- CAD software (Corel Draw X4),
 - A laser cutter,
 - A router or trimmer with a round over router bit with 0.0625-inch radius (1/16”), and
 - a flat head screwdriver.

Required Material:
2 sheets of Acrylic plastic (18 x 24 inches and 0.220 inches thick) $16 ea = $32
8 fasteners (post screws) ~$2 ea = $16  (if all holes are used you will need 16 fasteners , they were more expensive than I expected and so I only got 8)
1 hook and loop band (2 inches wide and 36 inches long) $8 for 2 straps (though you only use 1) = $8
Total approximate material cost: $56

Note that this is for materials only, and doesn't include the cost of laser time.

Step 3: Download CAD Files

Download the attached  CAD files and modify them as needed
- Add more layers if the material you buy is thinner
- Optimize the part layout for the size of material and laser cutter table size

Important Note :
The attached CAD files are in Corel Draw X4 format (.cdr); Also available are the .dxf files.  If you own some other CAD program, importing a DXF file might not work properly since curves can sometimes cut 15 or 20 times. This condition is an error and a serious timewaster on the laser cutter. Consider making a new CAD drawing with the CAD program that you have on hand. In any case, make sure that the laser cutter will accept the format and output that you plan to use.

CAD Drawing notes :
Any CAD drawing simplified into a sequence that eliminates as much time-consuming effort as possible is worth the preparatory effort. This drawing began with the most complex part: the center layer. Once designed, duplication into different positions streamlined the process. Unneeded feature removal from successive copies produced the specific needed parts.  This guaranteed identical placement of all holes, as well as other critical lines, curves, and dimensions.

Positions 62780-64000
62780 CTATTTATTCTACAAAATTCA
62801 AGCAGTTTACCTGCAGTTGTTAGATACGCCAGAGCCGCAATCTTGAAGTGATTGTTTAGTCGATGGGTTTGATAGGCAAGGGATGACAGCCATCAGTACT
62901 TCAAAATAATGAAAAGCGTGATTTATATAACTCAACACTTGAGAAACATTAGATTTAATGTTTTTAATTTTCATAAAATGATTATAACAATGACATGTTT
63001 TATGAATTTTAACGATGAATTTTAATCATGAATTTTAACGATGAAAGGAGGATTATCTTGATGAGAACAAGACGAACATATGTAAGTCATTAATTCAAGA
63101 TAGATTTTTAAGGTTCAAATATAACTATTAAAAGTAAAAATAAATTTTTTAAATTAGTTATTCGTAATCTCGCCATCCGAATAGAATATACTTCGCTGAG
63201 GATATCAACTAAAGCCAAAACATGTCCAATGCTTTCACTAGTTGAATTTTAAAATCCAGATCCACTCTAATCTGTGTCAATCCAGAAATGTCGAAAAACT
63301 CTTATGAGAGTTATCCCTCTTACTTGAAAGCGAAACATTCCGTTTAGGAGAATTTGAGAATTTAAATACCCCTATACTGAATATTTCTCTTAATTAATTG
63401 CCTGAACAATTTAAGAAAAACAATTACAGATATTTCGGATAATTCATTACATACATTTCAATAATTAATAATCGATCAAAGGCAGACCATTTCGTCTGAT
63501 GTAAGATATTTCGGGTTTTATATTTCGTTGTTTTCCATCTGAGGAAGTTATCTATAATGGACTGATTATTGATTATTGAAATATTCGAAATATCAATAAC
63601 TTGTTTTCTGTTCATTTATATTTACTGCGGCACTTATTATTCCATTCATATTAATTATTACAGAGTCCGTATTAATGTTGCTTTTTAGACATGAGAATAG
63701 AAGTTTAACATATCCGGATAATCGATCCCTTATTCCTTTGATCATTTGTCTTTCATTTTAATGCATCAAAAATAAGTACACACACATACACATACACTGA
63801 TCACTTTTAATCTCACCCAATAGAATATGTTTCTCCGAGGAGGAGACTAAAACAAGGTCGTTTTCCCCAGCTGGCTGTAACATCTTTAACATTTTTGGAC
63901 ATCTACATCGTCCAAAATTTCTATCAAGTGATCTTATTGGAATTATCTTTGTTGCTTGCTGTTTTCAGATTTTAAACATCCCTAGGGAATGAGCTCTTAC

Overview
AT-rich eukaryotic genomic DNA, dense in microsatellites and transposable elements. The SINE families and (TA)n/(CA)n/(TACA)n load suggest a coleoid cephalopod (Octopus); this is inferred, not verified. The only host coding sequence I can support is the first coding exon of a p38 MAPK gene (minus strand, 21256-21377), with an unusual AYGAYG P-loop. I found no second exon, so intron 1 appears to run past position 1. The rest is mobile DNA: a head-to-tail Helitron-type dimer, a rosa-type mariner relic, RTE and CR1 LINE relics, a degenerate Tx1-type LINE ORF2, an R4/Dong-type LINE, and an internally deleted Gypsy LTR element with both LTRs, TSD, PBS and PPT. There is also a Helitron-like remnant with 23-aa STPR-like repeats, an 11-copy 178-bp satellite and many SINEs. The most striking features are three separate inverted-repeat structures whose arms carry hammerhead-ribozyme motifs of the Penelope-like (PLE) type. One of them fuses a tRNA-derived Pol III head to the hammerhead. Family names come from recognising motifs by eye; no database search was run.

Colors other than red and line thickness bigger than hairline will produce raster engraving, not vector cutting. Different colors can be mapped to raster engrave with differing speed, power, and frequency settings to create reliefs at various depths.
This project relies on vector cutting to create each of the layers.

Step 4: Find a Laser Cutter

- The laser optics must be clean to obtain the best cutting performance
- A laser with 120 watts of power should cut through this Acrylic sheet thickness with settings as follows: Speed = 8% Power = 90% Frequency = 5000 Hz.
Make test cuts to be certain of cutting performance.

- Expect to cut somewhere around 7 inches per minute with the above settings.

Doing some rough calculations:
- Rectangles: eight parts with about 64 inches per part equals 512 inches. Dividing the inches by 7 ipm will require about 90 minutes for all the rectangles.
- Holes: There are 128 holes with diameter of 0.23 inches, Using the circumference formula (pi x diameter) we get (3.14159 x 0.23”) = 0.72256” per hole times 128 holes = 92.49 inches. Then divide by 7 ipm results in about 14 minutes for cutting all the holes.

Rounding up, it takes about 2 hours of cutting with these laser settings and this laser’s power and current condition. Also,
consider setup time for the laser.

Find out the laser cost per hour.  Get a written quote.

Step 5: Purchase Materials

- Home Depot part # OPTIX 18 in. x 24 in. x .220 in. Acrylic Sheet Model = MC-21 Internet # 202038050
- Ace Hardware Hillman Item # 44740-E, Aluminum Screw Posts - Brass Plated ¾” long post with screw
- Ace Hardware Hillman Item # 44741-F, Aluminum Screw Posts - Brass Plated 1” long post with screw
- Ace Hardware Velcro Strap part # 90440 36 in x 2 in Velstrap® 2 pack Black 0-75967-90440-1